Clinician experiences of “Let’s Talk about Children” training and implementation to support families affected by parental mental illness

Hanien Karibi (School of Science and Health, Western Sydney University, Penrith, Australia) (Nepean Blue Mountains Local Health District, Kingswood, Australia)
Karen Arblaster (Nepean Blue Mountains Local Health District, Faculty of Health Sciences, University of Sydney, Kingswood, Australia) (School of Science and Health, Western Sydney University, Penrith, Australia)

The Journal of Mental Health Training, Education and Practice

ISSN: 1755-6228

Publication date: 27 June 2019

Abstract

Purpose

Let’s Talk about Children (LTC) is a structured intervention which aims to improve outcomes for children of parents with a mental illness. An enhanced form of training has been developed to support clinician uptake of this intervention. The purpose of this paper is to explore clinicians’ experiences of this form of training and of implementing LTC.

Design/methodology/approach

A qualitative research design was adopted, underpinned by social constructionism. Semi-structured interviews were conducted with adult community mental health clinicians (n=10) and were audio-recorded. The interview data were transcribed verbatim, coded and thematically analysed.

Findings

Participants experienced both the training and the LTC intervention as a step in the right direction, with the enhanced training seen as superior to standard online modules, but not sufficient for implementation in practice. Additional training support, partnership working with families and service partners and overcoming challenges by adapting the model are some strategies that may support routine implementation of LTC.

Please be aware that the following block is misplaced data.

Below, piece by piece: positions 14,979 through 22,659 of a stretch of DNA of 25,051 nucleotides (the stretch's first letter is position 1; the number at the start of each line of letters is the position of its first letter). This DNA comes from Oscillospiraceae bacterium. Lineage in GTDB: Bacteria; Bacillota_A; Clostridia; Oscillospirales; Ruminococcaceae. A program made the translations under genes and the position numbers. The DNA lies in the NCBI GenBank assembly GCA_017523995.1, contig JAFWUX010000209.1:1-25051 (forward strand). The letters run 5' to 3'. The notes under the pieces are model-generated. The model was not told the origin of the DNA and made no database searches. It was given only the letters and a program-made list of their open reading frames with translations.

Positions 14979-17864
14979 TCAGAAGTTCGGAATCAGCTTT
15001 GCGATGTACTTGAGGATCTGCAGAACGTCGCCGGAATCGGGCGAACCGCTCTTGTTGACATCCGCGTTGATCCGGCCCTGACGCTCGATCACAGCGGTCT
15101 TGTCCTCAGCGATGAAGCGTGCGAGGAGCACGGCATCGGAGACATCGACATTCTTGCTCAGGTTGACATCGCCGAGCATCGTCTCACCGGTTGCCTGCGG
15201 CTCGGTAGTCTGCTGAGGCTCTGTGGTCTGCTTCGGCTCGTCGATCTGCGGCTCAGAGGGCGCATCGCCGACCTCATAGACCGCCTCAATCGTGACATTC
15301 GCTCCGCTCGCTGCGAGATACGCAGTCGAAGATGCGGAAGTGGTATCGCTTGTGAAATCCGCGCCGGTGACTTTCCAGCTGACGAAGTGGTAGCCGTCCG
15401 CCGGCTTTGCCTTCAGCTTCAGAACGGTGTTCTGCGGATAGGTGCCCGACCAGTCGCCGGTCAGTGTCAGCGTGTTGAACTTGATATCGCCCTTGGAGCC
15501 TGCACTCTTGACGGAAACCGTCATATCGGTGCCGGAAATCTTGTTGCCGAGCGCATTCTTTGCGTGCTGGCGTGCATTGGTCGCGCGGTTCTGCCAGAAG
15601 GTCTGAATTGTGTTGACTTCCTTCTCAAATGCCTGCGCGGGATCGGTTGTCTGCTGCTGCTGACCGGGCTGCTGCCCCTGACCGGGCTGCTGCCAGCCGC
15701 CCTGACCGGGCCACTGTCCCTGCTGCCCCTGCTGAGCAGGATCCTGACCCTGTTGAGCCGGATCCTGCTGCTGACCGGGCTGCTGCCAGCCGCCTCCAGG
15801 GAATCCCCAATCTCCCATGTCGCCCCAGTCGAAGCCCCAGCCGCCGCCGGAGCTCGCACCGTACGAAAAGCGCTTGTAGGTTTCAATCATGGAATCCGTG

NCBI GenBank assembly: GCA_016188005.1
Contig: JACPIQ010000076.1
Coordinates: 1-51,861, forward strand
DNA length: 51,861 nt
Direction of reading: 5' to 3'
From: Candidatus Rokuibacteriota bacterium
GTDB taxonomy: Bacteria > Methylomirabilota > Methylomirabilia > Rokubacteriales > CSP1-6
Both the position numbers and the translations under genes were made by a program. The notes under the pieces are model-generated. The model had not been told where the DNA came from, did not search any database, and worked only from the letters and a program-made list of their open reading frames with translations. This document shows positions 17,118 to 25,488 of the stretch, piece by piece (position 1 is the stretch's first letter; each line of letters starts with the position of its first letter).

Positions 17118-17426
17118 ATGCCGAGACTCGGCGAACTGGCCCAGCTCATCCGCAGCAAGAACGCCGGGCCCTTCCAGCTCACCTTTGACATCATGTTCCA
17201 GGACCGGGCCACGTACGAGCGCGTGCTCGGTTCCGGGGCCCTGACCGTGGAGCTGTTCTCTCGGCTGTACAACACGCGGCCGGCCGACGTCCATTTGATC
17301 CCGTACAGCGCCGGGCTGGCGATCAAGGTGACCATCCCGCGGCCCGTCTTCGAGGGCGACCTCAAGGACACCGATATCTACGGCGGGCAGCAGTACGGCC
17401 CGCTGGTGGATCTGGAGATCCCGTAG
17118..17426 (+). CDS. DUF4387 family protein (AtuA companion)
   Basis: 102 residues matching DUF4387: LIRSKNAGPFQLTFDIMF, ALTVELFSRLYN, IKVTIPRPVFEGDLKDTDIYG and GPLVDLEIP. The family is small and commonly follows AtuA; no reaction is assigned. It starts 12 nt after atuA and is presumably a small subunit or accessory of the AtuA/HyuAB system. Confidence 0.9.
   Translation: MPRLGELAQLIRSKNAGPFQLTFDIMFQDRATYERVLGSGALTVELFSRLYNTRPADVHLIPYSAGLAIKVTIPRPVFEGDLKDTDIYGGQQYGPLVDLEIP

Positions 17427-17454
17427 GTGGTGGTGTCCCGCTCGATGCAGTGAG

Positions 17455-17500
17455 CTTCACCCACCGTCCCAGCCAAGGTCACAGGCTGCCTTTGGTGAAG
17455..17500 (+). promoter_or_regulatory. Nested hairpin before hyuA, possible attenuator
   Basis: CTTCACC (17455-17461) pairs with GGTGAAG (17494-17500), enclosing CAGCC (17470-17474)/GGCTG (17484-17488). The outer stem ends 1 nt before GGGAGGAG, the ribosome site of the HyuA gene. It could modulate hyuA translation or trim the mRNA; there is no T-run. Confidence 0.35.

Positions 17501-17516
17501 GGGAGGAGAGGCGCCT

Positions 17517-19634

Originality/value

This study is the first to explore clinician experiences of this enhanced face-to-face training format followed by the implementation of LTC in an Australian context. Findings suggest strategies for enhancing clinician skills and confidence, improving fidelity to the model and identifying success factors for services looking to implement LTC. The potential value of face-to-face over online training and common barriers to implementation at an organisational level are identified and require further exploration in future studies.

Keywords

Acknowledgements

This study would not have been possible without the guidance and support of the two COPMI Coordinators, Sarah Bergan and Adele Sargent. Sarah and Adele developed the face-to-face version of LTC, delivered the training and provided mentoring and support to clinicians using LTC with families. They assisted Hanien Karibi to learn about FFP and with some of the practical aspects of the pilot study. Thank you for sharing your passion and wisdom throughout this project.

Citation

Karibi, H. and Arblaster, K. (2019), "Clinician experiences of “Let’s Talk about Children” training and implementation to support families affected by parental mental illness", The Journal of Mental Health Training, Education and Practice, Vol. 14 No. 4, pp. 201-211. https://doi.org/10.1108/JMHTEP-08-2018-0044

Publisher

:

Emerald Publishing Limited

Copyright © 2019, Emerald Publishing Limited

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